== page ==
Through the awards we aim to recognise and celebrate the impactful services delivered by local sight loss charities and the positive difference made to the lives of blind and partially sighted people. Highlighting the achievements of local charities helps share good practice across the sector and draws attention to the talent and expertise out there! The awards are open to Visionary members who can nominate their own organisation, or another they feel deserves recognition.
The category winner will be announced at the Visionary Annual Conference during the awards dinner on Thursday 14 November 2019 and will receive £500, thanks to sponsorship from the Thomas Pocklington Trust.
Competition was strong and the short-listing panel had to work hard to select the final nominees. Whilst the individual 200-word summaries below are a concise description of the award category submissions, be assured that all short-listed nominations clearly demonstrated how they met the individual award criteria and evidenced the positive difference they make to the lives of blind and partially sighted people.
Life Changing Impact (sponsored by Thomas Pocklington Trust)
This could be related to a single intervention or an initiative accessed by any number of people. We want to hear about the people and what life was like for them both before and after the intervention. This can be illustrated through case studies, interviews, images and/or videos.
BASIS Befriending – Blind and Sight Impaired Society (BASIS)
The Befriending project matches volunteers with VI people to deliver a range of support – companionship, assistance on shopping trips, hospital appointments, participation in sporting activities, gardening, letter writing and so much more.
Isolation and loneliness are well-known issues for VI people, with many not knowing where to turn to for companionship or support with essential daily activities. Matching volunteers with VI people now sees many benefiting from weekly contact and a great deal of emotional and practical support with day to day living.
One of the keyways that this project is inspirational in it’s delivery is through its use of VI volunteers. BASIS have matched VI volunteers to provide companionship and peer support to other VI people, both in their homes and out and about in the community. This has led to several VI people taking up activities such as guided running at local park runs which they would never have considered doing before.
The project has no barriers to the challenges it will support VI people to overcome with the help of a volunteer, whether that be to attend social groups, tackling loneliness through companionship, person centred support – all of which can lead to more independent living.
Peer Support Group – My Sight Nottinghamshire
Diagnosis of sight loss has overwhelming consequences for the individual and also for those around them. Fear, panic, isolation and anger can seem overwhelming. Support and early intervention minimise the potential negative impacts on mental health, loss of independence and reduced quality of life.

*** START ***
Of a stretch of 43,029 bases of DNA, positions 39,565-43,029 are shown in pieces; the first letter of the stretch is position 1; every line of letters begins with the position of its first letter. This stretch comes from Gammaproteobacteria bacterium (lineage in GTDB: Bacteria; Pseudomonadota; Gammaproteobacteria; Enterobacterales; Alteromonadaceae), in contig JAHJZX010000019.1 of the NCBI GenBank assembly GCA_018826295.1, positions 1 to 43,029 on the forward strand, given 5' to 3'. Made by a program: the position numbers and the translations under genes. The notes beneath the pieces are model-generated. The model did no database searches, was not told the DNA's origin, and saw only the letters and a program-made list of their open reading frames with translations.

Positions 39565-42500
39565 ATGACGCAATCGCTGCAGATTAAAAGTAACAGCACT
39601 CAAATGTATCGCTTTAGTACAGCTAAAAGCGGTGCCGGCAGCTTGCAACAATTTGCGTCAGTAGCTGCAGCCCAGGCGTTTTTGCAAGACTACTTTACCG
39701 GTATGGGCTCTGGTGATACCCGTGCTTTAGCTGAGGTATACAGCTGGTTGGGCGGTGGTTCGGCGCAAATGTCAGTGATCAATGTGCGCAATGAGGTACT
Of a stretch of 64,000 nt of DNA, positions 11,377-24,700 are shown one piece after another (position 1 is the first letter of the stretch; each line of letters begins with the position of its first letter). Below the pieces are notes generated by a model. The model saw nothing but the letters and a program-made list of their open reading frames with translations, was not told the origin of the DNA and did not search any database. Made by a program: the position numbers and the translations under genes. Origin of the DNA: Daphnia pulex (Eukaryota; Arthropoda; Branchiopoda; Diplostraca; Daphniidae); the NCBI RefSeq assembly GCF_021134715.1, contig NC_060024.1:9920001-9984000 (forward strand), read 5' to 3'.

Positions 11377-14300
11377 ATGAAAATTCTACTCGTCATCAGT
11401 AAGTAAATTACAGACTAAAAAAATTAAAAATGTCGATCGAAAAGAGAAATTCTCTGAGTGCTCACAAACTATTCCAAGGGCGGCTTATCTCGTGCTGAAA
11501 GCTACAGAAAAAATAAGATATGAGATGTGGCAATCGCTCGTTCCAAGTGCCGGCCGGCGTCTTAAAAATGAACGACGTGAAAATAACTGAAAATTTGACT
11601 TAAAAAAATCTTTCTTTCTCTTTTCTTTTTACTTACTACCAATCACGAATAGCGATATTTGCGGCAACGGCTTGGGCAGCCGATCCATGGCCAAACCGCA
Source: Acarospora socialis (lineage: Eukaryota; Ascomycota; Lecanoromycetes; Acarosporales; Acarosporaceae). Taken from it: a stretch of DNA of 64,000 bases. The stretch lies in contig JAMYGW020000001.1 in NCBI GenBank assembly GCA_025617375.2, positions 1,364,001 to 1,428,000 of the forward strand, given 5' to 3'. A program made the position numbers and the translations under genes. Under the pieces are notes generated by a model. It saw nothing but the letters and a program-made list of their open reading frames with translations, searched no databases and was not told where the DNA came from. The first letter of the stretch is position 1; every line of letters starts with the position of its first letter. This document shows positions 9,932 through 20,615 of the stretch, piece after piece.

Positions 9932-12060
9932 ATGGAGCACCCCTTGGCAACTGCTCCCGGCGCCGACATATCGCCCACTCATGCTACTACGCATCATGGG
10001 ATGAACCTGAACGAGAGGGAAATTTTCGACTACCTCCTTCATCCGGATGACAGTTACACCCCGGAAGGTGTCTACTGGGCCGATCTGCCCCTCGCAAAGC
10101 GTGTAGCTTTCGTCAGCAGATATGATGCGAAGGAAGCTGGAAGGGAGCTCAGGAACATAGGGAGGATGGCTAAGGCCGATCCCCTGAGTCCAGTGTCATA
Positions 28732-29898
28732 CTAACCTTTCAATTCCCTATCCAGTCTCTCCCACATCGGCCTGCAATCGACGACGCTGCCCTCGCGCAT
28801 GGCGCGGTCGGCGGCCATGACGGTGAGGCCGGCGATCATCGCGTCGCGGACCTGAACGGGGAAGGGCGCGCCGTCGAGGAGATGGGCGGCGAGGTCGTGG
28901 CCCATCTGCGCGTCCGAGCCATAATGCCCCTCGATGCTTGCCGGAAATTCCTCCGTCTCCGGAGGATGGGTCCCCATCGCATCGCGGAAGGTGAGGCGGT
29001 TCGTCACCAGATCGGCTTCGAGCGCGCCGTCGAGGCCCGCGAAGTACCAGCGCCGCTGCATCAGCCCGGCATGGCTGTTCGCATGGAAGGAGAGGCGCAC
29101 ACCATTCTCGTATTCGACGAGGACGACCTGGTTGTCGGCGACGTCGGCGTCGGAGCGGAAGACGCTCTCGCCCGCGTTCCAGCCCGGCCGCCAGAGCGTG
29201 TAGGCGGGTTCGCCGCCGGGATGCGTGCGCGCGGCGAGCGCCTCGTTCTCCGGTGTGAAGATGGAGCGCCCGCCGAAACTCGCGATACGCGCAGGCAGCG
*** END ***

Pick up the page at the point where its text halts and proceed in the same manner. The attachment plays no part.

The facilitated Peer Support Group has been life changing and even life saving for VI people, helping them come together to share their fears for the future and their feelings of loss, which they often feel they cannot share with family and friends. It is a safe environment to explore feelings with a VI counsellor and with others who understand the challenges they face. Participation has a positive impact on mental health and coping strategies, helping people to see beyond their sight loss to a more positive future.
The groups focuses upon people of working age, as younger VI people face different challenges from older people.
All engaged report benefiting from meeting people in a similar situation and developing the confidence, skills and knowledge of managing both the emotional and every-day practical challenges of living with sight loss. Awareness is also raised on where to go for information and support, with links made to other agencies/provision.
The Tech Team – Southend in Sight
Technology moves fast – bringing amazing advantages to help with daily living for VI people, but equally it can be frustrating and scary.
The Tech Team was developed by a VI volunteer. Two sighted volunteers are paired with two VI volunteers and work together to support VI people with their everyday ‘tech’ needs – mobile phone, tablet, signing on to talking books, setting up useful apps, helping with access to online shopping etc.
Often people come in feeling exhausted – their new piece of kit isn’t going as well as they’d hoped. The team work with them, sometimes over a number of weeks, to reassure them and give them confidence and to reduce the fears that new technology can bring.
Referrals come from the Sight Loss Centre and/or ECLO. Working in pairs, the visually impaired volunteers are crucial in delivering this service as they can understand what people are going through first-hand and link with other people who use certain types of technology.
The Tech Team build peoples conference, research new technology to identify “good buys”, provide ongoing support, trouble shooting and helping people develop new skills so that they can use new technology to improve the quality of their lives.
Only Visionary members are eligible to vote, with one vote per member organisation.
The lead contact at each Visionary member has been sent an e-mail inviting their organisation to cast their vote. (If you feel that your organisation has not received such an e-mail please contact us at Visionary).